Nominativus cum infinitivo

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The nominativus cum infinitivo (Latin = nominative with infinitive , also NcI ) is a syntactic appearance of the Latin language with certain similarities to the AcI . If verbs such as dicere, videre, putare, tradere and ibere appear in the passive voice, it is an NcI. The noun phrase in the nominative is the subject of the whole sentence ( matrix sentence ); the verb therefore congruent with him in person and number . The subject of the embedded set is a set of matrix coreferential , but is not expressed.

An analogous construction can be found in English as well as in ancient Greek .



  • Caesar in Gallia vicisse dicitur. / Romani in Gallia vicisse dicuntur.
    • 'It is said that Caesar / the Romans were victorious in Gaul. (literally)'
    • 'It is said that Caesar / the Romans were victorious in Gaul' or
    • 'Caesar / the Romans are said to have triumphed in Gaul'

The subject of the matrix sentence is Caesar (in the nominative), and the verb dicitur conjugates with it (3rd person singular). The embedded sentence is underlying Caesar in Gallia vicit with the same subject Caesar . However, this is deleted when it is embedded, and the verb occurs in the infinitive perfect vicisse (without identification of person and number).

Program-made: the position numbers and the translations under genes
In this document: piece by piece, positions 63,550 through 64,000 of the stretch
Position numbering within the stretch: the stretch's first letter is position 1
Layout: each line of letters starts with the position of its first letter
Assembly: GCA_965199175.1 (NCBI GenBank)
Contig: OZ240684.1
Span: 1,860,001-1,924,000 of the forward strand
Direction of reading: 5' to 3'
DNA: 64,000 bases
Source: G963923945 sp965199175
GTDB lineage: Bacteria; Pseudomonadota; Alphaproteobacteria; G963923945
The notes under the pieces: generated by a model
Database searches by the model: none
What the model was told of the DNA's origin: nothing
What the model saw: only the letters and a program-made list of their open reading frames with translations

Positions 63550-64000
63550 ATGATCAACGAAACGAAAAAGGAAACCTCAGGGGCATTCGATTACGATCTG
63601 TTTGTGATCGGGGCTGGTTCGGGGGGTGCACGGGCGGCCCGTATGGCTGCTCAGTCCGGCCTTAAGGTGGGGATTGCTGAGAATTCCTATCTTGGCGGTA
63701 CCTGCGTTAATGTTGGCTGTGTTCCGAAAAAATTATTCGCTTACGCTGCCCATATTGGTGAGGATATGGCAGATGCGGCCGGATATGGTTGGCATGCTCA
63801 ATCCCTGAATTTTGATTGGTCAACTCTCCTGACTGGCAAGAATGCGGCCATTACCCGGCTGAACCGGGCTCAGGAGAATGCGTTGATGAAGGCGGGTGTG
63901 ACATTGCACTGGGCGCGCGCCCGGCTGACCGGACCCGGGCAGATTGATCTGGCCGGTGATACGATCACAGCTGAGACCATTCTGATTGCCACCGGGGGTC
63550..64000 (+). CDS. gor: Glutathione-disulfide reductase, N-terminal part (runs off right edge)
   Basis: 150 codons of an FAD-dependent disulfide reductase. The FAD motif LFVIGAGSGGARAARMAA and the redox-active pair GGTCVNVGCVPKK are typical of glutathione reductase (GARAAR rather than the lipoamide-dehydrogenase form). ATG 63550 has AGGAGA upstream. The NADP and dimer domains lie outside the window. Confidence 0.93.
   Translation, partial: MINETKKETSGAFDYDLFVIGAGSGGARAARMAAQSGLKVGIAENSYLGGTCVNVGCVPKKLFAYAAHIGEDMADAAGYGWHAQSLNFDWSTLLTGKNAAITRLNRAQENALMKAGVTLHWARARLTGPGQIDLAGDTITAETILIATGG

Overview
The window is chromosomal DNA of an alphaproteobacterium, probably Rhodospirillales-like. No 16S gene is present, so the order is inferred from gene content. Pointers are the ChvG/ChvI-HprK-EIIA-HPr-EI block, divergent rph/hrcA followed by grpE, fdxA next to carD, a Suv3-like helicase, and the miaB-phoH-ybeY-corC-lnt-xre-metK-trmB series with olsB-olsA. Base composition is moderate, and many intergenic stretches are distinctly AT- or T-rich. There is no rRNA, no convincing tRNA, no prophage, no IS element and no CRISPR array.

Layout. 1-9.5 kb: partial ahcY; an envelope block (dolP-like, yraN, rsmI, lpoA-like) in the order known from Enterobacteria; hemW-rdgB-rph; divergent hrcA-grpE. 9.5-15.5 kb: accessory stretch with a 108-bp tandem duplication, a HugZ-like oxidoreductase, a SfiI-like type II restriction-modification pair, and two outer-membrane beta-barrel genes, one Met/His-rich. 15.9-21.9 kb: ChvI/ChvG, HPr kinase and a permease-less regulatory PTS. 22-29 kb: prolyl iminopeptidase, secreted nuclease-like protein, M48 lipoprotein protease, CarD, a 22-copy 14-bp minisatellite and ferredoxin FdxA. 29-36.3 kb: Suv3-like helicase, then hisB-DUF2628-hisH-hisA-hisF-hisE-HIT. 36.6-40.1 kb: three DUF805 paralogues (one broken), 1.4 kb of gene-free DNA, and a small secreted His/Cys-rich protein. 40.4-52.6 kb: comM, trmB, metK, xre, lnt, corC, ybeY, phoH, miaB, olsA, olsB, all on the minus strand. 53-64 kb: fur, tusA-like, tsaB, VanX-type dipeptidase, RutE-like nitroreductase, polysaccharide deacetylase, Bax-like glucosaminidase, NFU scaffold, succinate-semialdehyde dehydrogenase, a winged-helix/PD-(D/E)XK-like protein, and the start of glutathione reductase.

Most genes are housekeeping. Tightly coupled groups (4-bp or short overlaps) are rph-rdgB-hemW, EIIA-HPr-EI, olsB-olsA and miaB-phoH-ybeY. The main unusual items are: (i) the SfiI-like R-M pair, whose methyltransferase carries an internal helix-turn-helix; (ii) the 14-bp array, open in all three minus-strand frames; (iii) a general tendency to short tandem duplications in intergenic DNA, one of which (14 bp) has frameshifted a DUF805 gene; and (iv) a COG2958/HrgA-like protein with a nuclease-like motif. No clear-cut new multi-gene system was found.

The NcI is particularly found in the following verbs:

  • dicor: they say that I; I have to
  • existimor: you believe that I
  • putor: you think that I
  • iubeor: I am commanded
  • videor: I seem
  • hator: I am taken for ...; they think I am ...
  • existimor: one appreciates (me); i ...

Usually the verbs leading to an NcI are in the 3rd person passive, e.g. B .:

  • dicitur: one narrates that he / she ... or it is narrated (literally)
  • putatur: one believes that he / she ... or it is believed (literally)
  • videtur: he / she / it seems ...
  • traditur: one narrates that he / she ... or it is narrated (literally)

This construction can also be found in ancient Greek.

Ancient Greek

  • "ἀλήθεια ἐν οἴνῳ εἶναι λέγεται."
    • 'It is said that there is truth in wine.' or
    • 'They say that there is truth in wine' or
    • 'There should be truth in wine.


  • Caesar is said / the Romans are said to have won in Gaul.